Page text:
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A look back at 2014

2014 was the year that I resolved to do less stuff. I have a terrible time turning things down. Empty calendars seem to fill me with fear, and I simply can’t help getting involved in things I believe in. Unsurprisingly I ended up busier than ever.

I attended, or spoke at some fantastic conferences – TestBash, Let’s Test, Agile Cambridge, BBC Develop, and EuroSTAR. At each event I met, or re-acquainted with fantastic testers from around the world. My conference highlight of year was being involved in organising Pipeline. It took months of hard work but it was hugely satisfying to see the conference unfold on the day.

A few difficult months of writing and editing finally saw my contribution included in Build Quality In. If you’re interested in Continuous Delivery this book contains some fantastic accounts of how different teams have approached it. Steve and Matthew did a great job of selecting contributors and editing the submissions.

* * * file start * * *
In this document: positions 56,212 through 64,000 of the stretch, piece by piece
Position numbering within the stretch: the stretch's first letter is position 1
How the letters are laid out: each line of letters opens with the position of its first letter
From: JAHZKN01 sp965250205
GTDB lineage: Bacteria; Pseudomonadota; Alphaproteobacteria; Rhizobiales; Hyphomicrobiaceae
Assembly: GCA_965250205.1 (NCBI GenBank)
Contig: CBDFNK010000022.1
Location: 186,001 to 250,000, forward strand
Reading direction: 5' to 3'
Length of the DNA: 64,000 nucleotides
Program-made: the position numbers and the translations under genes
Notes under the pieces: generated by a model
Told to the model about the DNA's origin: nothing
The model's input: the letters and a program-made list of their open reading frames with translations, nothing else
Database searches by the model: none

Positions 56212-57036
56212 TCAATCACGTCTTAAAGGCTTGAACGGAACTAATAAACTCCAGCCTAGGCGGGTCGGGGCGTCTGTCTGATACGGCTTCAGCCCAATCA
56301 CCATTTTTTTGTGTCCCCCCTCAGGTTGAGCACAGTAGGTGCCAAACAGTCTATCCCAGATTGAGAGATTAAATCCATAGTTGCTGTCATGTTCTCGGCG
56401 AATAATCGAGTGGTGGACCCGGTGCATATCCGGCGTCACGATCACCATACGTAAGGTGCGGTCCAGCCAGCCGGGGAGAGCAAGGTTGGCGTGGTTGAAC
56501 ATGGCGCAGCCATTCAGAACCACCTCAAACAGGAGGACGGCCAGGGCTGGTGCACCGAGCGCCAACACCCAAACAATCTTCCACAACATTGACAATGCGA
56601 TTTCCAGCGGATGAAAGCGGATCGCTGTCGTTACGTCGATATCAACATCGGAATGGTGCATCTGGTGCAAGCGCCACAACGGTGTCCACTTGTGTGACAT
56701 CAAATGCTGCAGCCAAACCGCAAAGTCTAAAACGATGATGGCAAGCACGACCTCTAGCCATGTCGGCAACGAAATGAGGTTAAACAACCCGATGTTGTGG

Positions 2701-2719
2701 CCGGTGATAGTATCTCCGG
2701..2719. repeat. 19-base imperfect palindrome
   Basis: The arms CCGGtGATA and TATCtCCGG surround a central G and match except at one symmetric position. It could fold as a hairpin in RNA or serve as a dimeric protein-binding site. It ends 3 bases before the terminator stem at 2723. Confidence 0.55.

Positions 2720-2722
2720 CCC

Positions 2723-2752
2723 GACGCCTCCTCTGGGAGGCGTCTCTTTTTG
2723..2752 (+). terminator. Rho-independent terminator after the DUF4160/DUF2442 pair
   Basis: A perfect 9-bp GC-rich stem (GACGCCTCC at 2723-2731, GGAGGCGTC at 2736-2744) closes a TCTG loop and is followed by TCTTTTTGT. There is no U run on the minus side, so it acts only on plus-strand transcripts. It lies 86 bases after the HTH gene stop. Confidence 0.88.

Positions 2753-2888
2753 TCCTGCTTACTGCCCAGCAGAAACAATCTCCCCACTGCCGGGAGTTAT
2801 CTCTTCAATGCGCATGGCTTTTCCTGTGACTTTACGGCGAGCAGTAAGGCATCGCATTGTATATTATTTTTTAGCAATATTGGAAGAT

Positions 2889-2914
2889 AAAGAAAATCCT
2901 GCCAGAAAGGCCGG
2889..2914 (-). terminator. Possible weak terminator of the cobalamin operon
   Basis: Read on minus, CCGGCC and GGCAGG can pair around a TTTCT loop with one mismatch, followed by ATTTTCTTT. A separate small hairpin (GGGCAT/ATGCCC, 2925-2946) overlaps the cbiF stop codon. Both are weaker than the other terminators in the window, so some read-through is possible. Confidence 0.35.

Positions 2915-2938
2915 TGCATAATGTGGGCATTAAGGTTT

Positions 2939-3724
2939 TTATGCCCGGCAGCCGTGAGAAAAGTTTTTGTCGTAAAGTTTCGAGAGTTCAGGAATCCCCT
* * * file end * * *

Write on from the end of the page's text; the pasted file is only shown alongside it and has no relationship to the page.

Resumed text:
After many years of deferring I finally completed the Black Box Software Testing Foundation certificate, and attended James Bach’s RST course in Brighton. One day of Security Testing training with Bill Matthews completed my training for the year. My greatest takeaway from all of these courses was a realisation that I do have the time, and the desire, to learn. Hopefully I’ll be building on this in 2015.

Unexpectedly I found myself co-facilitating Weekend Testing Europe. Meeting, and having the opportunity to learn with the Weekend Testing attendees has been a pleasure. Alongside Neil and Dan I’m excited about the sessions we have (almost) planned for 2015.

Podcasts seemed to be a theme of my year. Steve and Dan were kind enough to have me on Testing in the Pub twice and I wrapped up my year with a great chat with Rosie for The Minitry of Testing Dojo.